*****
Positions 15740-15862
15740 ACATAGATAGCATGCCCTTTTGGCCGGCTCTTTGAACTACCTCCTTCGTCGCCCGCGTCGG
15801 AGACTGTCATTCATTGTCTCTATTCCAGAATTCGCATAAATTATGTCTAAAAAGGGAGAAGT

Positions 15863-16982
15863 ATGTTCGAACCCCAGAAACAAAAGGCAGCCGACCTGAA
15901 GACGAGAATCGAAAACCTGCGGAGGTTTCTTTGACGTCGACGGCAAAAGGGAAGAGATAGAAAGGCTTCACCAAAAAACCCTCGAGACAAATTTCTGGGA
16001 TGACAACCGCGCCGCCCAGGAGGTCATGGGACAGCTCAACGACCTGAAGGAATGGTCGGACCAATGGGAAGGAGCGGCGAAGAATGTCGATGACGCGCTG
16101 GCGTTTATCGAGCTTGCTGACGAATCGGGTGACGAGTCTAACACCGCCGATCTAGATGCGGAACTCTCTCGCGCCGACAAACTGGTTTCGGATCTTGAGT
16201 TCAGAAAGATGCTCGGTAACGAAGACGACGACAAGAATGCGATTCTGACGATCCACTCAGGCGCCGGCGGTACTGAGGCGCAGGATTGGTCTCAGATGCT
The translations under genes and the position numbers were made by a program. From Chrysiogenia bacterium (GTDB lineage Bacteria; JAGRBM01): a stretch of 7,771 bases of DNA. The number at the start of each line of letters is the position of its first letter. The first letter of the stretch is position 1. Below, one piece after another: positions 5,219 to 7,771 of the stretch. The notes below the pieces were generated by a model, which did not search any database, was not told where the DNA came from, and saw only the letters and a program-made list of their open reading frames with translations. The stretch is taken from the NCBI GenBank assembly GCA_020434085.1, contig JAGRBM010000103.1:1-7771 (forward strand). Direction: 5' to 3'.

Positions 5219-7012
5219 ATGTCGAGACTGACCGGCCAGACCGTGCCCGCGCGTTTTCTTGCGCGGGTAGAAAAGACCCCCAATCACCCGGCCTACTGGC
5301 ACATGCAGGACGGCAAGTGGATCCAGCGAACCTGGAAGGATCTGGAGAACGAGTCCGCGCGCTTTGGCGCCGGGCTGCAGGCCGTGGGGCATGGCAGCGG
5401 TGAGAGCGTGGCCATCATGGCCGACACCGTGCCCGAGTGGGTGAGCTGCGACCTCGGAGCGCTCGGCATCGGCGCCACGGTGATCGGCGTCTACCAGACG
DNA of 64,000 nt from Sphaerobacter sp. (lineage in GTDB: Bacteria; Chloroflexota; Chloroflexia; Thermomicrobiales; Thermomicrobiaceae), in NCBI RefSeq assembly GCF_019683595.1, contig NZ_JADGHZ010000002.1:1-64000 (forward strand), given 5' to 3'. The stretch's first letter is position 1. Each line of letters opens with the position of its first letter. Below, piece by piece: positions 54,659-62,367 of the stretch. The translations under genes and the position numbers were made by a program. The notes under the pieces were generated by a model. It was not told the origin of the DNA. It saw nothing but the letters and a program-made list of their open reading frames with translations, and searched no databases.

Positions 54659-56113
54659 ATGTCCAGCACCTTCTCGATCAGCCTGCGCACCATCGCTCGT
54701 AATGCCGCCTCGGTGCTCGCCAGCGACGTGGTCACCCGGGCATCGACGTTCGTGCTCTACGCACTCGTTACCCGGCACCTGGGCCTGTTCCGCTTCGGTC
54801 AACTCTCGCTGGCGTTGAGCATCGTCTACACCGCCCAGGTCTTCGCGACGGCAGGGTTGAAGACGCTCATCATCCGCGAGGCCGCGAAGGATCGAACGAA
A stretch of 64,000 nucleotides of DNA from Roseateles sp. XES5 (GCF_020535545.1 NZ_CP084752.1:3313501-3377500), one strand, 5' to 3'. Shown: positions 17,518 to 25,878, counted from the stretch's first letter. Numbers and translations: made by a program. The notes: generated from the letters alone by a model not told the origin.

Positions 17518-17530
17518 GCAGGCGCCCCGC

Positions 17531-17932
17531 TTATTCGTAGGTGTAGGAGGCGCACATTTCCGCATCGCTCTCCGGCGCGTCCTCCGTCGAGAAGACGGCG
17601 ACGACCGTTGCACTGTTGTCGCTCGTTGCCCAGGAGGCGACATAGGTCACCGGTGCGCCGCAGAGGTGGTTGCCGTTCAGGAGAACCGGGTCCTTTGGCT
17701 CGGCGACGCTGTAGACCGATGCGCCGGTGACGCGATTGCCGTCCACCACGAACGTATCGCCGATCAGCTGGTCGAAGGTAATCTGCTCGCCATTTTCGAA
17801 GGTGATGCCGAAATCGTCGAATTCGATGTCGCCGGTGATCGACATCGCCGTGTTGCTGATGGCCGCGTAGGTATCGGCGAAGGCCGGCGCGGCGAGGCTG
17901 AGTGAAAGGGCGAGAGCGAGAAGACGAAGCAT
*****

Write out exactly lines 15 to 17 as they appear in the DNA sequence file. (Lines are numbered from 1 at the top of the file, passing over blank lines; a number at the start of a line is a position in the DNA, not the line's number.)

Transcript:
DNA of 64,000 nt from Sphaerobacter sp. (lineage in GTDB: Bacteria; Chloroflexota; Chloroflexia; Thermomicrobiales; Thermomicrobiaceae), in NCBI RefSeq assembly GCF_019683595.1, contig NZ_JADGHZ010000002.1:1-64000 (forward strand), given 5' to 3'. The stretch's first letter is position 1. Each line of letters opens with the position of its first letter. Below, piece by piece: positions 54,659-62,367 of the stretch. The translations under genes and the position numbers were made by a program. The notes under the pieces were generated by a model. It was not told the origin of the DNA. It saw nothing but the letters and a program-made list of their open reading frames with translations, and searched no databases.

Positions 54659-56113
54659 ATGTCCAGCACCTTCTCGATCAGCCTGCGCACCATCGCTCGT